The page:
GERMAN 378 - History of German Science
Winter 2019, Section 001
Instruction Mode: Section 001 is  In Person (see other Sections below)
Subject: German (GERMAN)
Department: LSA Germanic Languages & Literatures


Requirements & Distribution:
Waitlist Capacity:
May not be repeated for credit.
Primary Instructor:


German-speaking Europe’s contribution to the history of science is vast and complex. On the one hand, discoveries by Albert Einstein, Robert Koch, Sigmund Freud, and Max Planck altered the way we think about time and space, medicine and disease, human sexuality, memory, and cognition. On the other, experiments carried out by Nazi scientists such as Josef Mengele a.k.a. “The Angel of Death” count among the most debased and morally compromised in history.

This course explores the rich and troubling history of the sciences in Germany and Austria from the late nineteenth century to the present. Topics include the rise of scientific management, psychophysics, and psychoanalysis, scientific approaches to human sexuality, race and eugenics, science and technology during the Third Reich, the contribution of former Nazi scientists to the American Space Race, the development of the atomic bomb and invention of the computer, as well as contemporary discussions in Germany surrounding environmentalism, global warming, and the increasing politicization of scientific research.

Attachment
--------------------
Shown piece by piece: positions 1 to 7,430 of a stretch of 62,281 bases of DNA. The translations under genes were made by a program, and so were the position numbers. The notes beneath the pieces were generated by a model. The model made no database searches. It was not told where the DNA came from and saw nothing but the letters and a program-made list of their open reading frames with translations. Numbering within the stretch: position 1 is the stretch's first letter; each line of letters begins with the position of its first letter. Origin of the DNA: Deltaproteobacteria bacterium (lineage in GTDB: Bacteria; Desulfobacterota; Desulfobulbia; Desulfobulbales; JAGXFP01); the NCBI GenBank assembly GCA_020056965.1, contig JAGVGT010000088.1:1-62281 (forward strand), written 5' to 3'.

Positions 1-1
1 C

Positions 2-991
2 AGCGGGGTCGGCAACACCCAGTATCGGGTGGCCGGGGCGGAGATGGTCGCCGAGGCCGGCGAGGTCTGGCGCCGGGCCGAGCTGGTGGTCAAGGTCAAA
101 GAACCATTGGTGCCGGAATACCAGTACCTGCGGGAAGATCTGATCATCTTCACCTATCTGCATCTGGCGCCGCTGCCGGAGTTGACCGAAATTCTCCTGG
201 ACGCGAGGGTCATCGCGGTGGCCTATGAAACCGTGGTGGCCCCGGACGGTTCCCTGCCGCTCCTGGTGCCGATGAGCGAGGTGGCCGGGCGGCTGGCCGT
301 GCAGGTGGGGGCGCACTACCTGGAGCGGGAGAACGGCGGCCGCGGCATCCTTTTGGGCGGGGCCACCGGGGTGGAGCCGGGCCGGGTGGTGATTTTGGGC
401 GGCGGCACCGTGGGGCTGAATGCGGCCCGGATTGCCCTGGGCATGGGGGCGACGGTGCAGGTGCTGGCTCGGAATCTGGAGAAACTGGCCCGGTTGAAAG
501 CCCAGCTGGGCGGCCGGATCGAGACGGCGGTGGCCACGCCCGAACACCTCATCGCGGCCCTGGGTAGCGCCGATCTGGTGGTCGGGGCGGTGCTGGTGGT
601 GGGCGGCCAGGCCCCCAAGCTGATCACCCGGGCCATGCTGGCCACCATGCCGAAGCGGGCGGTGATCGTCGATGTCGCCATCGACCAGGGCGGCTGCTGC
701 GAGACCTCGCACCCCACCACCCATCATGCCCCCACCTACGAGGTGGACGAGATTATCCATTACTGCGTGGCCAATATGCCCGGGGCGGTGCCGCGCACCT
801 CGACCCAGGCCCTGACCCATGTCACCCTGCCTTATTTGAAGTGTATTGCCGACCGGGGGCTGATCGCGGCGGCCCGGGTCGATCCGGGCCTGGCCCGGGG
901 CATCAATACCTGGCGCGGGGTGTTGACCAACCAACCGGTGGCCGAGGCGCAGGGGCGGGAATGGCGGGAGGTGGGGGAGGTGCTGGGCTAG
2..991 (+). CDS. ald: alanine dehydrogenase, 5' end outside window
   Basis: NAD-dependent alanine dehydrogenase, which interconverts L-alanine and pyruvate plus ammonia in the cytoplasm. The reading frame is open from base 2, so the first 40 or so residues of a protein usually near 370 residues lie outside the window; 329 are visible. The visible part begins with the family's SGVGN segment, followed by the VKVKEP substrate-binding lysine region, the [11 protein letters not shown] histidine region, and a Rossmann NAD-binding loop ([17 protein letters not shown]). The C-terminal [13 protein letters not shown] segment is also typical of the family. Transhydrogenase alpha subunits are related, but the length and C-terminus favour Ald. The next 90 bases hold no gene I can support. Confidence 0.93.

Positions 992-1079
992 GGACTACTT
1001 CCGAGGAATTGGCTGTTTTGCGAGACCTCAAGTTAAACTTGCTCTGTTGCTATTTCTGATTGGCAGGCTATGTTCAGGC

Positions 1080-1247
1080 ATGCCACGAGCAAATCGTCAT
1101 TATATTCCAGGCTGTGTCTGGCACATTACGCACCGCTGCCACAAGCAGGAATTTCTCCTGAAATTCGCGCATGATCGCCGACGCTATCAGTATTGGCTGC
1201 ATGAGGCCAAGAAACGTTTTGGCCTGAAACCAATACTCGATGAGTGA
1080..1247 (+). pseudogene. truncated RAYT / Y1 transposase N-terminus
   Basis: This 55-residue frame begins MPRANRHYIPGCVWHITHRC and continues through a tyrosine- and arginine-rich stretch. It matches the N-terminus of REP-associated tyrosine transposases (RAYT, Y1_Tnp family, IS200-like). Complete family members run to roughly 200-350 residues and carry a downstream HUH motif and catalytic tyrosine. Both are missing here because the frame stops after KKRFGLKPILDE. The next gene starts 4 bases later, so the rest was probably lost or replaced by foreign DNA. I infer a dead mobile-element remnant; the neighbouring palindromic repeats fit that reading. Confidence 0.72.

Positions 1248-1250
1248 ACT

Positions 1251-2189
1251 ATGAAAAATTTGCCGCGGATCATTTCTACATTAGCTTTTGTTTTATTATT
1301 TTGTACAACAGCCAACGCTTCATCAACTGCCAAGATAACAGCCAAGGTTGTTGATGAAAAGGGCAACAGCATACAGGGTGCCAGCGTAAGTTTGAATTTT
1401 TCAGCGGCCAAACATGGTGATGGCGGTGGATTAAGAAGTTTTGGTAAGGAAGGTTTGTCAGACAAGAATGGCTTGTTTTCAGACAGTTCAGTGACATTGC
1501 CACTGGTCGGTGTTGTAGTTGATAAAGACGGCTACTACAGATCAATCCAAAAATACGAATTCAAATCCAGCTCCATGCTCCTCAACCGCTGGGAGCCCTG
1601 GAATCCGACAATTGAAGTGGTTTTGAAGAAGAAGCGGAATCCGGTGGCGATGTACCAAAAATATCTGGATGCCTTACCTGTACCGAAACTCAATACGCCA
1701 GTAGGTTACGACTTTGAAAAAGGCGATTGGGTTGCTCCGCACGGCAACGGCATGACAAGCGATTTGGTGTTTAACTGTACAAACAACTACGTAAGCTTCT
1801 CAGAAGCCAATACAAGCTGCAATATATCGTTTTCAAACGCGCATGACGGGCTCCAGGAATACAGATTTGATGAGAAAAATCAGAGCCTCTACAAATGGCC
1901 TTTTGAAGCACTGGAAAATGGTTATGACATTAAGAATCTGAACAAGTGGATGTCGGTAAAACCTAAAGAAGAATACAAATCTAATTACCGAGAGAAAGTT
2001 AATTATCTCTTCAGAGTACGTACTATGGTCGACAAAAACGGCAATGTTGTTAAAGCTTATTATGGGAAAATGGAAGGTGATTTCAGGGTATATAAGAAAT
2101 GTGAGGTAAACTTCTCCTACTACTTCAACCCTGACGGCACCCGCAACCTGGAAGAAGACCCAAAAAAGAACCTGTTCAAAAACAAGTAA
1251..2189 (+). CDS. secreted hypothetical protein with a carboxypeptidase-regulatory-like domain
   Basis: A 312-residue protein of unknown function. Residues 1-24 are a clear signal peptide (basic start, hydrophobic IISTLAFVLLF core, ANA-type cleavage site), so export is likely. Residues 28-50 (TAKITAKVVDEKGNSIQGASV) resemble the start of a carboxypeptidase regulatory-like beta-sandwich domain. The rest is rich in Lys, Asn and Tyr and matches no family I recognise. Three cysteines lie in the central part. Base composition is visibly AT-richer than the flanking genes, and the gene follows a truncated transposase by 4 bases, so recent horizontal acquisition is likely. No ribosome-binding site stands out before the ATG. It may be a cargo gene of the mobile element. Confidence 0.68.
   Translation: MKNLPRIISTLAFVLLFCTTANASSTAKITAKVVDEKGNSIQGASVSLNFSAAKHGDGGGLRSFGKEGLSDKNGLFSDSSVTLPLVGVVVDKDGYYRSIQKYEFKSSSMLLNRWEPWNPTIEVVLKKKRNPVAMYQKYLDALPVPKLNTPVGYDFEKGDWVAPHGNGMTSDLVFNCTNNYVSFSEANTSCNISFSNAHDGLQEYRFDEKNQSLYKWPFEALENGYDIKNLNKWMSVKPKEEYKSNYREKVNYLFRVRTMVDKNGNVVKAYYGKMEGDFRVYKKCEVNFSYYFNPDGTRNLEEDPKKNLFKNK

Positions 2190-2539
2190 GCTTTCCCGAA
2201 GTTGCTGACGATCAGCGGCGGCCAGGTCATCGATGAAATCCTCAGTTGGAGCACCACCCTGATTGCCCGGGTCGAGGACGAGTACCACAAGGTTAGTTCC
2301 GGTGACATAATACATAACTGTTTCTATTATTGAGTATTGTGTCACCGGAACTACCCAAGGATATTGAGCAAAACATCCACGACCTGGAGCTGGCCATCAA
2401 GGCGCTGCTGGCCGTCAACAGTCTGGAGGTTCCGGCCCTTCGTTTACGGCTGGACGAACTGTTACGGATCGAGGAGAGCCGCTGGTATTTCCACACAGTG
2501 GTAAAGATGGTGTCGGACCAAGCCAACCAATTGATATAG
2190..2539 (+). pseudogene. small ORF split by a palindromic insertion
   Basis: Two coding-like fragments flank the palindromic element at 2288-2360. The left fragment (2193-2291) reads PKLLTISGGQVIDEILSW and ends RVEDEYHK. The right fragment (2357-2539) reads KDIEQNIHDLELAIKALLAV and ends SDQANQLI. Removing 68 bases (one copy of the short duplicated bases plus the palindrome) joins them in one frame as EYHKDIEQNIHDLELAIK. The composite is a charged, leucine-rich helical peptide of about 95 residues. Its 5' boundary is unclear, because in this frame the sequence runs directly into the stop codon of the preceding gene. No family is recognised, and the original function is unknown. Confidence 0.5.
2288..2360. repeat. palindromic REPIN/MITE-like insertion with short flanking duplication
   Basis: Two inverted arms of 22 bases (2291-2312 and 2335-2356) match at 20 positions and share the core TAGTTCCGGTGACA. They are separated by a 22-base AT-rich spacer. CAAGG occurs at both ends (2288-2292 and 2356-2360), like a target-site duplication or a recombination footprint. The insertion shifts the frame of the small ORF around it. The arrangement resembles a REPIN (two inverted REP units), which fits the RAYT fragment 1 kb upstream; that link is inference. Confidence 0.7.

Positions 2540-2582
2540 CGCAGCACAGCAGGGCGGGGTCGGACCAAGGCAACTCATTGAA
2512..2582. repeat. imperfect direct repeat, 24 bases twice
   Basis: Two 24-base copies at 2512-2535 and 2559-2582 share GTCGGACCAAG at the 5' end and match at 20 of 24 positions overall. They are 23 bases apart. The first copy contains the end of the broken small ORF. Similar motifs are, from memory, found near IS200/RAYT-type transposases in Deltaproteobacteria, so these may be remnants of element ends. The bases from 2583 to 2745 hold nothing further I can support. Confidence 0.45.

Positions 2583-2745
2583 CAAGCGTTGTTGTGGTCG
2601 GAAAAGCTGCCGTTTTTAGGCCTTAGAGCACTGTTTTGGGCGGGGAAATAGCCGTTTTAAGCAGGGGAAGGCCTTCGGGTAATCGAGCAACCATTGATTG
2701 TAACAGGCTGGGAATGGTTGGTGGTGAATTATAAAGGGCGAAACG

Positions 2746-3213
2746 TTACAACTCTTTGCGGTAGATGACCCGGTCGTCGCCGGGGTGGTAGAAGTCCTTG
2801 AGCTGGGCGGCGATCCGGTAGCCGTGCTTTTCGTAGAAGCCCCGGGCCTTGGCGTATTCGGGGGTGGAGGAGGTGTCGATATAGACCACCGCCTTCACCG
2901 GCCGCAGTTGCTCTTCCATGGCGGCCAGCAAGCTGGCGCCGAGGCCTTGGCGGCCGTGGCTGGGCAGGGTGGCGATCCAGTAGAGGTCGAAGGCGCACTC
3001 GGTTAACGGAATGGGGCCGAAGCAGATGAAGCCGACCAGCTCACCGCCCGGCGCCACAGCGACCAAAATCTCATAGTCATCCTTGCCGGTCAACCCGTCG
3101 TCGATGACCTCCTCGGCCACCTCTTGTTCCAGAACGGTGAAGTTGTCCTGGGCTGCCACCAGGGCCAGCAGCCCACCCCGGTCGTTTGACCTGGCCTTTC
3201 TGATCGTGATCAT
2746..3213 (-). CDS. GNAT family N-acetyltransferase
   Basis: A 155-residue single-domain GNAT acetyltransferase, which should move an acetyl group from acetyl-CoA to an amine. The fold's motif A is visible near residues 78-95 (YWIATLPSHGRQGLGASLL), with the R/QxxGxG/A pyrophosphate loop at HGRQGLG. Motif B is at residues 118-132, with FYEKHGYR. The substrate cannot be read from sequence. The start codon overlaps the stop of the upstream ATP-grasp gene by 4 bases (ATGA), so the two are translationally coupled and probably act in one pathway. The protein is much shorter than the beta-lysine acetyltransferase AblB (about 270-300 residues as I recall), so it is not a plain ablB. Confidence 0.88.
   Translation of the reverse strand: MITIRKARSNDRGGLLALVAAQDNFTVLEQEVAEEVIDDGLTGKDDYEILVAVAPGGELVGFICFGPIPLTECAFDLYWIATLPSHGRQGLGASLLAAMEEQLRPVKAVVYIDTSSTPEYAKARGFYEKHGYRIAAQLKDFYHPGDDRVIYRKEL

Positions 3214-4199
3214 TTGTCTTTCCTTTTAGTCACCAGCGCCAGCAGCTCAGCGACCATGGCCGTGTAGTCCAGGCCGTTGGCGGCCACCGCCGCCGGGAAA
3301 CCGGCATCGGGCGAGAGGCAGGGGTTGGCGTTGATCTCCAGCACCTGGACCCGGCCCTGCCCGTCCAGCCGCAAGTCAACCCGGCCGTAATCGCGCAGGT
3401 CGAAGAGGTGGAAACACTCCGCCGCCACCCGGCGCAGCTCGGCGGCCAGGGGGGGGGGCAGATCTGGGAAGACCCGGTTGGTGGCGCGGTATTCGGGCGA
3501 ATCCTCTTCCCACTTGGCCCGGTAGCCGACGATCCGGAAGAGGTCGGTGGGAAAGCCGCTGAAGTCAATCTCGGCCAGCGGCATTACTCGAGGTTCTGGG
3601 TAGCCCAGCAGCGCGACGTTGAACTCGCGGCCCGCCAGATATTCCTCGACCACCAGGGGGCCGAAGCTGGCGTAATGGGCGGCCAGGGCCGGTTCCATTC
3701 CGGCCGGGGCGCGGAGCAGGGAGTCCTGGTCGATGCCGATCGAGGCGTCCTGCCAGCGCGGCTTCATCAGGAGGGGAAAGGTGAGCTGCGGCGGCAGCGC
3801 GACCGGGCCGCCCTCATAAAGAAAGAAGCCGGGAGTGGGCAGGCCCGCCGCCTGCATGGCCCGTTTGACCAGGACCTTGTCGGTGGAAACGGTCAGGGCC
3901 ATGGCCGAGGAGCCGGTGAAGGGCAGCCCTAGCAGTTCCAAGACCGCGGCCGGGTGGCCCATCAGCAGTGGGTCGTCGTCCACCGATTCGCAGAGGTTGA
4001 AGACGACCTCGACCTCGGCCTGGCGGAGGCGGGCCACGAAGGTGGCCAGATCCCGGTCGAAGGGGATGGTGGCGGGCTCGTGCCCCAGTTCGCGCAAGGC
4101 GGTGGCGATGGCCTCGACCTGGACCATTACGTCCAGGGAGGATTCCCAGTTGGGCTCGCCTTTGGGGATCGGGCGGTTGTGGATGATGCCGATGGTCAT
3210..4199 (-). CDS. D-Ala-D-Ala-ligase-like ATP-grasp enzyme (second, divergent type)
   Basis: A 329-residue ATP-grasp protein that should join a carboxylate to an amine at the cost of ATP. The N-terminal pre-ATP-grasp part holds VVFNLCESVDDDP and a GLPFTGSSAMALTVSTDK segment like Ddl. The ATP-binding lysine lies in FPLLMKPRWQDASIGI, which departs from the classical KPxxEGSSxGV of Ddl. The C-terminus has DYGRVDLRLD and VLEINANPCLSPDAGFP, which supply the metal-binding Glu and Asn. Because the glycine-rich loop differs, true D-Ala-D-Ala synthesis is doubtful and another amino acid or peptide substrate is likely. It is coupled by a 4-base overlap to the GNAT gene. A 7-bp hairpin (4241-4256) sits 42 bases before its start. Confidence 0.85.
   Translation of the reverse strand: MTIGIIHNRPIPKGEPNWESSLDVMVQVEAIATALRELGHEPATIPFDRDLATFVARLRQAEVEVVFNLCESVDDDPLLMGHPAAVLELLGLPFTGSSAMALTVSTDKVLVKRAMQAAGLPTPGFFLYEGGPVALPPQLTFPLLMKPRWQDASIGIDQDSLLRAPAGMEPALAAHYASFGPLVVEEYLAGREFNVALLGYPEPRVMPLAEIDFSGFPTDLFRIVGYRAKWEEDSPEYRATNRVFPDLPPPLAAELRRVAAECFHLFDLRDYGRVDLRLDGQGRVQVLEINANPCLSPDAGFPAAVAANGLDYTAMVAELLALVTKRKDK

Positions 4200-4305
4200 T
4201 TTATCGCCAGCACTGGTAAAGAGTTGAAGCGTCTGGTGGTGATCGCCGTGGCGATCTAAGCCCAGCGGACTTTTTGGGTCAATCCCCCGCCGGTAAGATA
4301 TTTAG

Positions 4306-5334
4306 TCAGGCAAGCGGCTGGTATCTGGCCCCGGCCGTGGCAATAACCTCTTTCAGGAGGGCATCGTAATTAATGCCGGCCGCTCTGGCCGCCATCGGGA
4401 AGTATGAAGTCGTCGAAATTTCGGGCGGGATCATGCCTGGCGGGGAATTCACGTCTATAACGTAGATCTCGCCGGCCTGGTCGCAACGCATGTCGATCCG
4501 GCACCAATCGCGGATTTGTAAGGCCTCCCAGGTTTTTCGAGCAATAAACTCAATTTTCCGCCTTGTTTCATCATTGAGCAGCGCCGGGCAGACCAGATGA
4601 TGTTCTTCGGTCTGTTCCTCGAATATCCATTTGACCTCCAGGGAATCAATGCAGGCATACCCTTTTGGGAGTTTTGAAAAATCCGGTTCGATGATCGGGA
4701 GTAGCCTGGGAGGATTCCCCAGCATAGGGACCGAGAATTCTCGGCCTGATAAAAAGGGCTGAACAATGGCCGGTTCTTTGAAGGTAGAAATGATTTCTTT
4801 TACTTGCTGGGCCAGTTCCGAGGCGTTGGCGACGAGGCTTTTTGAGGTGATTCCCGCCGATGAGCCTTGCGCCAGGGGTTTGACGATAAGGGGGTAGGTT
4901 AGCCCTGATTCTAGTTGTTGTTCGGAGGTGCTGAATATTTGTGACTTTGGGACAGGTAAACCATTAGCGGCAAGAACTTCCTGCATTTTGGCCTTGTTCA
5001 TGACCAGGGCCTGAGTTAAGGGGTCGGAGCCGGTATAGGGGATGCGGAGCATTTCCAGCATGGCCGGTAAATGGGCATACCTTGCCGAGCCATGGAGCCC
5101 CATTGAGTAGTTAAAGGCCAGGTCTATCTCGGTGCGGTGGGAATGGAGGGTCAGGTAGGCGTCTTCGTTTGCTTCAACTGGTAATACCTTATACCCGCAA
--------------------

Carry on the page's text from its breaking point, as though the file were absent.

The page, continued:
In addition to examining primary scientific documents, we will pay careful attention to the ways in which fictional accounts, whether in literary texts or feature films, have helped shape scientific research and the public’s conception of it. Key works from this section of the course will include films by Fritz Lang, Alexander Kluge, and Özgür Yildirim, literary texts and science fiction novels by Franz Kafka, Gerhart Hauptmann, Paul Scheerbart, and Thea von Harbour, as well as the music of Kraftwerk and the Afrofuturists.

Course Requirements:

  • Active participation and regular blogging (40%)
  • One presentation during the semester, which involves preparing the readings for the session and leading a class discussion (10%)
  • Weekly response papers for each of the readings (20%)
  • A final essay dealing with one of the topics covered in class or a topic of the student’s own choosing. Alternatively, students may conduct their own experiment and write up the findings as part of their final project (30%)

Intended Audience:

Upper-level undergraduates and graduate students with interests in German history and culture and science majors. German language skills are not required.


GERMAN 378 - History of German Science
Schedule Listing
001 (LEC)
 In Person
TuTh 2:30PM - 4:00PM

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